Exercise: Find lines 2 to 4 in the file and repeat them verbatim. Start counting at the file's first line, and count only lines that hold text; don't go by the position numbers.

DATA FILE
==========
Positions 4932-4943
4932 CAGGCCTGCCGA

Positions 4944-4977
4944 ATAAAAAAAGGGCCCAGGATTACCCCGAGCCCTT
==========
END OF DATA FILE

4932 CAGGCCTGCCGA

Positions 4944-4977
4944 ATAAAAAAAGGGCCCAGGATTACCCCGAGCCCTT